Where we do have a presence in a low tax jurisdiction, we do so for commercial reasons, ‎including:‎


  • Local production, manufacturing or trading activity.
  • Companies that hold investments for the group, where the underlying profits of ‎the investments are taxed in the country of the operation.
  • A neutral location, with an established and respected body of company law, for ‎our joint venture partners, who may include government parties.‎‎
  • When we acquire a business investment and inherit the seller’s investment ‎structure, this may include investments in low tax jurisdictions, particularly ‎where there are multi-national joint venture partners.
  • Inactive companies that cannot be liquidated due to ongoing disputes or ‎contingent liabilities.‎

In line with our responsible tax principles, we do not use these locations for tax avoidance, ‎or support their use for this purpose by others we work with, for example, suppliers or our ‎joint venture partners. Our ongoing programme of corporate simplification is intended to ‎simplify our overall structure and when possible, remove bp entities in low tax ‎jurisdictions.‎

Transfer pricing

A number of our businesses operate across many different countries and have ‎international supply chains. These include our trading and shipping, lubricants marketing ‎and aviation businesses. Their activities give rise to many intra-group cross-border ‎transactions.‎

Sometimes it’s more efficient or commercially necessary for us to conduct an activity ‎centrally, for example, when common services or supporting activities are needed for more ‎than one business activity or site.

This is the case for our enablers – the functions that support the organization by delivering ‎a common and consistent set of activities. Our enablers include:‎


  • Finance
  • Legal
  • People and culture.‎

Our enablers provide a range of supporting services, including technical and operational ‎advice, operational and support services (e.g. accounting and IT), and product trading and ‎financial and insurance services.‎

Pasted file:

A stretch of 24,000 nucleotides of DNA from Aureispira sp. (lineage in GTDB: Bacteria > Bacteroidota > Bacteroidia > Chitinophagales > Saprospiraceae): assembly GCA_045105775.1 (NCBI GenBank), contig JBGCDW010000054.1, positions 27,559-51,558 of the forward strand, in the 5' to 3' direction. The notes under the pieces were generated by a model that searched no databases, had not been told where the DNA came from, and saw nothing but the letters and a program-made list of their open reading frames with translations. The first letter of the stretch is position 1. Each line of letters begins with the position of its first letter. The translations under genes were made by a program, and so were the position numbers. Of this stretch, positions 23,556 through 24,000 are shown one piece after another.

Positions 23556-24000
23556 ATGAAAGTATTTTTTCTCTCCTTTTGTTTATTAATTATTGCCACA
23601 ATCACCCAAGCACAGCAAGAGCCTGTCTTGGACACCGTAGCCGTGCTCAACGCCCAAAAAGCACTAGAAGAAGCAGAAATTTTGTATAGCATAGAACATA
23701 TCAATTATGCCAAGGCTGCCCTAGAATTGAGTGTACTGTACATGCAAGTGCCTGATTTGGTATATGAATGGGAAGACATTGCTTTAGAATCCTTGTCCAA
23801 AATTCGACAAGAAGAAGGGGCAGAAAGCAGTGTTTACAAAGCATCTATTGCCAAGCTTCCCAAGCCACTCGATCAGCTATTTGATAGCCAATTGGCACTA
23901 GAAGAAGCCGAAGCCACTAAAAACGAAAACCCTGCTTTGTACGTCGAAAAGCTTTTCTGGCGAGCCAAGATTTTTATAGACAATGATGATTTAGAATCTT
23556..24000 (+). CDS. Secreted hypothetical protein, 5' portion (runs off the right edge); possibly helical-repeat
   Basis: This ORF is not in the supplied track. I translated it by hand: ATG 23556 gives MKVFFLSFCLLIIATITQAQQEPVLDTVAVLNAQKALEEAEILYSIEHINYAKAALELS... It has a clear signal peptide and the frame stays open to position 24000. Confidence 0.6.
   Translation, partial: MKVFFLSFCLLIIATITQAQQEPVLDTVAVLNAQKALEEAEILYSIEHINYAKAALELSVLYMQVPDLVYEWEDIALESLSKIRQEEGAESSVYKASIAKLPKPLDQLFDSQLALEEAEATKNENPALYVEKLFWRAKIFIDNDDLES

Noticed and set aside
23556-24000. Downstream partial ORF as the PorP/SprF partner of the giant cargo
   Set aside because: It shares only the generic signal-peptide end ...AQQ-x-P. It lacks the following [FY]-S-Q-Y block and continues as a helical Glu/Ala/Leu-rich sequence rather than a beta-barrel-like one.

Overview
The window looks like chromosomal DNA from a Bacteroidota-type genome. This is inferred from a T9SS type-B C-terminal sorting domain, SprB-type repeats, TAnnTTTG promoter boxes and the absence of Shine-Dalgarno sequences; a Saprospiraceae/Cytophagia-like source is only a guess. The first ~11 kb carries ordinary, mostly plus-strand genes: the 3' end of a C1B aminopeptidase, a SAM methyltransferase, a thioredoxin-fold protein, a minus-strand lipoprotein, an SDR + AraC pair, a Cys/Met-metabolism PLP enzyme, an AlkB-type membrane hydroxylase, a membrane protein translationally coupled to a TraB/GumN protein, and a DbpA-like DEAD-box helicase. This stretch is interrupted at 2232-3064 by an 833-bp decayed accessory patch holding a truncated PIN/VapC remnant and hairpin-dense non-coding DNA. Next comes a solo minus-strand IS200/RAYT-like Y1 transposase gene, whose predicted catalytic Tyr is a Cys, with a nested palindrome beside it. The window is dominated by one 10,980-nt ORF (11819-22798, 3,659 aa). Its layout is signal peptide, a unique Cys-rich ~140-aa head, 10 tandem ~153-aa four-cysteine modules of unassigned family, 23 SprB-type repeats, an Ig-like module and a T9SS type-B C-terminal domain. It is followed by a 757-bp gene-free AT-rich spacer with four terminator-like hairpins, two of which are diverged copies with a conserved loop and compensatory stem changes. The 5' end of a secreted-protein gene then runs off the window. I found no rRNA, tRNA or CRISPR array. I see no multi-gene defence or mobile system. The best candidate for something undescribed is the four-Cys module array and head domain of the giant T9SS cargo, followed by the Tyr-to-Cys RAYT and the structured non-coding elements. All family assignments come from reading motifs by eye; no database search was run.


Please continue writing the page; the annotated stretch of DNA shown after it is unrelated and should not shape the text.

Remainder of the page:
These activities may give rise to related-party transactions that are often cross-border in ‎nature.‎

We consider the transfer pricing of cross-border transactions carefully and our tax team ‎works closely with our business colleagues to understand their operating models and ‎transactions, along with associated value drivers and risks. We price intra-group cross ‎border transactions on an arm’s length basis, in accordance with current OECD principles. ‎We use a price that matches the amount an unrelated party would charge for the same ‎transaction. This is called transfer pricing.

We also help our business colleagues understand the importance of this principle and the ‎potential risks of not adhering to it.

Relationships with authorities

We seek, wherever possible, to develop co-operative relationships with tax authorities, ‎based on mutual respect, transparency and trust

We try to build and maintain open, constructive relationships with tax authorities, based on ‎mutual respect, transparency and trust.‎

This approach helps tax authorities develop their capabilities and improve their understanding ‎of our industry, our business and relevant tax aspects. It allows appropriate focus on areas of ‎potential risk or uncertainty. It also enables tax authorities to approach bp for insights on tax ‎matters they may be considering, such as proposed administrative changes or introducing ‎new tax policies.‎

We interact with many different tax authorities in different ways, according to local custom ‎and practice. We always act respectfully, in line with our code of conduct and beliefs, while ‎also protecting bp’s interests within the law.‎

We follow established procedures and channels when dealing with tax authorities. This may ‎involve direct engagement or sometimes using a third-party service provider, for example, in ‎locations where we don’t have a local tax team. If it’s common practice to do so, we try to ‎build co-operative relationships with tax authorities, establishing early, constructive dialogue ‎about any possible areas of tax uncertainty or to inform them of our significant transactions.‎

Working with HMRC

In the UK, we meet regularly with HMRC to make progress on our ongoing tax matters and ‎provide updates about significant business transactions affecting our UK taxes.‎